No doubt about it: it is hard to leave a person or place you adore.
For me, leaving Southern Vermont College and the Bennington area is not about forgetting or moving on. I carry with me all that we have accomplished together, all that we have been through together.
Leaving does not produce amnesia; if anything, it is an opportunity for both the person who leaves and the people who stay to move forward, forever changed by their experiences. That is why it is so hard; people and places become part of who we are.
And, so it is with Southern Vermont College and the many people I have come to know. All of you make me who I am today and for that, I am deeply grateful. Plus, Washington where I'm headed is residence to many but home to very few.
Bennington will remain our home, literally and figuratively.
Eight years ago on Nov. 18, 2006, when I was inaugurated as SVC's eighth president, I spoke about the number 8 - and its multiple meanings. I set forth a vision for Southern Vermont College. What better time than now to revisit those remarks.
For starters, I am struck by how much we have accomplished. Back then, I pointed out that we all needed to be educational cartographers, helping students find their way. I suggested the importance of connections, coining the phrase "SVC Connect." I shared the need for the college to connect to the community and for the community to connect to the college. Students, faculty and staff needed to get off the hill into the community, and the community needed to come to campus to share in the activities occurring there weekly. I spoke too about the college connecting with the larger world - beyond Bennington and Vermont - to think about and address the larger problems confronting society.
Join me in reflecting on eight ways (although there are many more) that we have realized "SVC Connect." I am grateful to all of our partners who have worked with us to accomplish these connections.
(1) More than 90 percent of SVC students engage in some form of clinical rotation, internship or practica in this community, learning skills that will prepare them for the workplace of today and tomorrow;
(2) Our first year course - Quest for Success - engages new SVC students in thelarger community through a myriad of projects, including at the Veterans Home, local schools and non-profit organizations;
(3) We developed a philanthropy course where SVC students, with help from the Bank of Bennington, give money to local non-profit community groups, learning about ways to serve the community and experience the power of philanthropy;
(4) We launched a campus community dinner project where local families eat dinners on the SVC campus, meeting SVC students and learning more about the value of family dinners, nutrition, and college opportunities;
(5) We have developed improved athletic programs where community members come to see and cheer on our teams filled with student-athletes, many of which have gone to NECC playoffs as well as to regional and national post-seasons tournaments;
(6) We have created a lecture series open to the community where remarkable individuals come to the SVC campus to share their wisdom, including more recently through tap dance and a group Master Class;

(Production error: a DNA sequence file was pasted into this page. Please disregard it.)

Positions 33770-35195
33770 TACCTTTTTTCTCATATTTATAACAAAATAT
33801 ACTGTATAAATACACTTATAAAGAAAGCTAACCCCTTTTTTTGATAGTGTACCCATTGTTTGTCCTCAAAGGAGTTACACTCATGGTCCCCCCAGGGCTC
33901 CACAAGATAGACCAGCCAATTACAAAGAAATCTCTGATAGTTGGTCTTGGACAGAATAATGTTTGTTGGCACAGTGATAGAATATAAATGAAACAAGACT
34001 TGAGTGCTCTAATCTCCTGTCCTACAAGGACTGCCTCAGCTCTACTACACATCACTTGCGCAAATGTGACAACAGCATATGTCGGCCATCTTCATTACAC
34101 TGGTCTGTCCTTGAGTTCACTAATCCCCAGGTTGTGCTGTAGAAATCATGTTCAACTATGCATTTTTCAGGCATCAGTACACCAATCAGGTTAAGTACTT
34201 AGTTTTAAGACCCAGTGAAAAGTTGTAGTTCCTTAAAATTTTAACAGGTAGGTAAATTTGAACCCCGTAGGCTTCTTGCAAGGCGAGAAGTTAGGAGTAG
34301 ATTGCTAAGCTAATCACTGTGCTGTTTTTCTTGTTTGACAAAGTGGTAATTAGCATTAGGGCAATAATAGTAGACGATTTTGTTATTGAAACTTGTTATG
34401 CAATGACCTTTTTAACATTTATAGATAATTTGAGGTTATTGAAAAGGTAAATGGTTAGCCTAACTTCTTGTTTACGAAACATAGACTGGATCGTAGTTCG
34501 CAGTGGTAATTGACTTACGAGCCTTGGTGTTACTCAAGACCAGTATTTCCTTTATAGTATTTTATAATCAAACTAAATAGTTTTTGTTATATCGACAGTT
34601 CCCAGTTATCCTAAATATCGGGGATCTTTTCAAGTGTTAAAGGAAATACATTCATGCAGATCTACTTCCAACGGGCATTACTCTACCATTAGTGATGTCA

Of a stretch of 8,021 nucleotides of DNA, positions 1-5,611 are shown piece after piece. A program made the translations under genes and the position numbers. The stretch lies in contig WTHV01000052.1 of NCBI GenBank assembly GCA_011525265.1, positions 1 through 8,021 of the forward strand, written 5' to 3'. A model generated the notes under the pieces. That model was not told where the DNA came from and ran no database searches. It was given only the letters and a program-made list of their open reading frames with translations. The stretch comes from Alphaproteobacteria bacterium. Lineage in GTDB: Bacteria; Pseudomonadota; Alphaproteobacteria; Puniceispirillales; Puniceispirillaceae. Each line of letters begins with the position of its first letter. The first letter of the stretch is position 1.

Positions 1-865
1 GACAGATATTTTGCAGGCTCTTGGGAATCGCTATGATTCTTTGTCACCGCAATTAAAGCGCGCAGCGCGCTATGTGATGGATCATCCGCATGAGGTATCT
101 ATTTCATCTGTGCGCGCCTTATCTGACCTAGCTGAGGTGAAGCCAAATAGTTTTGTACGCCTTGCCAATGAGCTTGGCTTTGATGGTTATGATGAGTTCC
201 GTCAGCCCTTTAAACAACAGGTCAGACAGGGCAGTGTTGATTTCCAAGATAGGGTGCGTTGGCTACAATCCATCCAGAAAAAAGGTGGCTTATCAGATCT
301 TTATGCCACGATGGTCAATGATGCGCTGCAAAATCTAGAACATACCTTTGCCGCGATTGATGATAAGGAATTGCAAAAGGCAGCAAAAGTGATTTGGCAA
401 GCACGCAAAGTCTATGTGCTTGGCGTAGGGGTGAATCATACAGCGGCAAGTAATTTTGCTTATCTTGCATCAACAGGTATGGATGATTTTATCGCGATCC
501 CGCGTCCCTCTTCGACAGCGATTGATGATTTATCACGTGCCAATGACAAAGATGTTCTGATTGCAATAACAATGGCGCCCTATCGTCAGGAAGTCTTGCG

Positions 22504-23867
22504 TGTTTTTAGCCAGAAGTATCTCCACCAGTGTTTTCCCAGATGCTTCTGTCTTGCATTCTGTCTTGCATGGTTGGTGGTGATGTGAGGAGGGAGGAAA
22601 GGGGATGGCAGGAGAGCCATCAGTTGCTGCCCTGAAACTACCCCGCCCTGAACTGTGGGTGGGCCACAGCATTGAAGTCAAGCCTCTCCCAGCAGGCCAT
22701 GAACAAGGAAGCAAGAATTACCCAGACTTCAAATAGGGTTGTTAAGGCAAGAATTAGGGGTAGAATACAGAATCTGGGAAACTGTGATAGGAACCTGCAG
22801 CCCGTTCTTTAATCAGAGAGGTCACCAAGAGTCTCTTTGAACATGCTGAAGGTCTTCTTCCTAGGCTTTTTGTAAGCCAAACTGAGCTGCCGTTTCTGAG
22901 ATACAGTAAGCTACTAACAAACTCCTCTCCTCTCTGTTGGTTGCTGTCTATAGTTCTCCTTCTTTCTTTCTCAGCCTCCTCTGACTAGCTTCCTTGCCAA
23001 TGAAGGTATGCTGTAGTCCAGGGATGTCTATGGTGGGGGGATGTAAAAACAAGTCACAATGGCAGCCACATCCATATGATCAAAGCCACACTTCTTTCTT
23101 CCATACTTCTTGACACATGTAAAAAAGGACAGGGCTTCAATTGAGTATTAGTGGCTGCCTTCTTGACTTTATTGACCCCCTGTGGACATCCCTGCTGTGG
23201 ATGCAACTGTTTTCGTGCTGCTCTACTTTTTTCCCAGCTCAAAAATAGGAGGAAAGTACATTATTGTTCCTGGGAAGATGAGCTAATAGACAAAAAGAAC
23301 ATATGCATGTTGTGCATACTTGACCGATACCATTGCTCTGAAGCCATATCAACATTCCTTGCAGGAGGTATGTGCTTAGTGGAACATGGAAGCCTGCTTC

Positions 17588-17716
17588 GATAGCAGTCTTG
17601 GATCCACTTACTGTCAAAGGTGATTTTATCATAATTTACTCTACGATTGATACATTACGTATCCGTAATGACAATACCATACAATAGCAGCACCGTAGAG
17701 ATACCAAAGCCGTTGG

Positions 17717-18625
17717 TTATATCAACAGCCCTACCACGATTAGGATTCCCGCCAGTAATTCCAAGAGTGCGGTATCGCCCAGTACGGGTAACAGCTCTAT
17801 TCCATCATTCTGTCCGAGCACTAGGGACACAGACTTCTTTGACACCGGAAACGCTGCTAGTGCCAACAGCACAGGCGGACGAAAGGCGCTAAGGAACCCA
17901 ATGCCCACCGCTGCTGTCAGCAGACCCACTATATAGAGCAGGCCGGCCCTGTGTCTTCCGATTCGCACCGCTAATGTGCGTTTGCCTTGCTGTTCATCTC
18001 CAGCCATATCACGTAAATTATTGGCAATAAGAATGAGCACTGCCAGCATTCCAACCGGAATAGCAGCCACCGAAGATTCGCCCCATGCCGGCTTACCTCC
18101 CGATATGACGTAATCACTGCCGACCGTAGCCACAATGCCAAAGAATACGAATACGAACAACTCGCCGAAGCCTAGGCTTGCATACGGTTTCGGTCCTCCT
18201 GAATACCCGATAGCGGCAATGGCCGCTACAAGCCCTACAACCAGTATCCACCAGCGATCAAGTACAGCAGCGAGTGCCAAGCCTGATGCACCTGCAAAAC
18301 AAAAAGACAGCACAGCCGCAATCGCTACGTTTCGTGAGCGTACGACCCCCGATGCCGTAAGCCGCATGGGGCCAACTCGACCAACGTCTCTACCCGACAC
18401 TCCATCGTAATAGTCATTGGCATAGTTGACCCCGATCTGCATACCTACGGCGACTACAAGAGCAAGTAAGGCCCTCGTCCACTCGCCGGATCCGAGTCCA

(7) We have improved existing space and built new space, using local contractors to help us whenever possible. Many of our faculty, staff and students live in this community, frequenting local businesses, and our prospective students and their families and friends come to visit. This all improves our positive economic impact on Bennington and surrounding counties; and
(8) We have worked with local organizations and the town government to improve our relationship, including a valuable partnering effort to welcome new students and their families in downtown Bennington at the start of the academic year.
As I get ready to move on in October, I have been reflecting again on other meanings of 8. I am leaving after my 8th year as we approach the college's 88th Commencement. We just welcomed a speaker from our first nursing graduating class of 8 students, and our alum explained how that class created the nursing pin we still use today to honor our graduates. That pin has 8 sides, resembling an octagon, one for each of the eight original graduates.
The Gatehouse, which is now part of the college, has 8 rooms, rooms that will be filled with activity as we welcome prospective students and their families and all of you to our magnificent campus.
For the math aficionados among us, 8 is a Fibonacci number, and octets and octosyllabic verse enrich the arts.
In my inaugural address referencing 8's, I alluded to the Beatles' song from my generation, "Eight Days a Week." Yes, it is a love song. But the origin of the title was, apparently, a remark by Beatles' chauffeur made when asked how he was doing.
"Working hard eight days a week," he replied. College presidents need 8 days a week to do their work. For me, being a college president has been a lifestyle not a job, and I have cherished my SVC 8 days a week life.
And I could continue with the 8's and list in detail 8 lessons I have learned as president. I could list 8 items that I hope the college will think about in the coming 8 years. I could identify 8 issues confronting higher education.
Instead, I want to end with 8 simple letters: T-H-A-N-K Y-O-U.
Thank-you to the SVC community for allowing me to be your leader. Thank you to the Town of Bennington and its citizens for welcoming me and encouraging me and enabling me to foster success at SVC. Thank you to the SVC students and graduates who are the reason the college exists and why our work has such meaning. And thank you to all who are reading this for helping me to become my best self. I am deeply indebted to you.
Karen Gross is president of Southern Vermont College.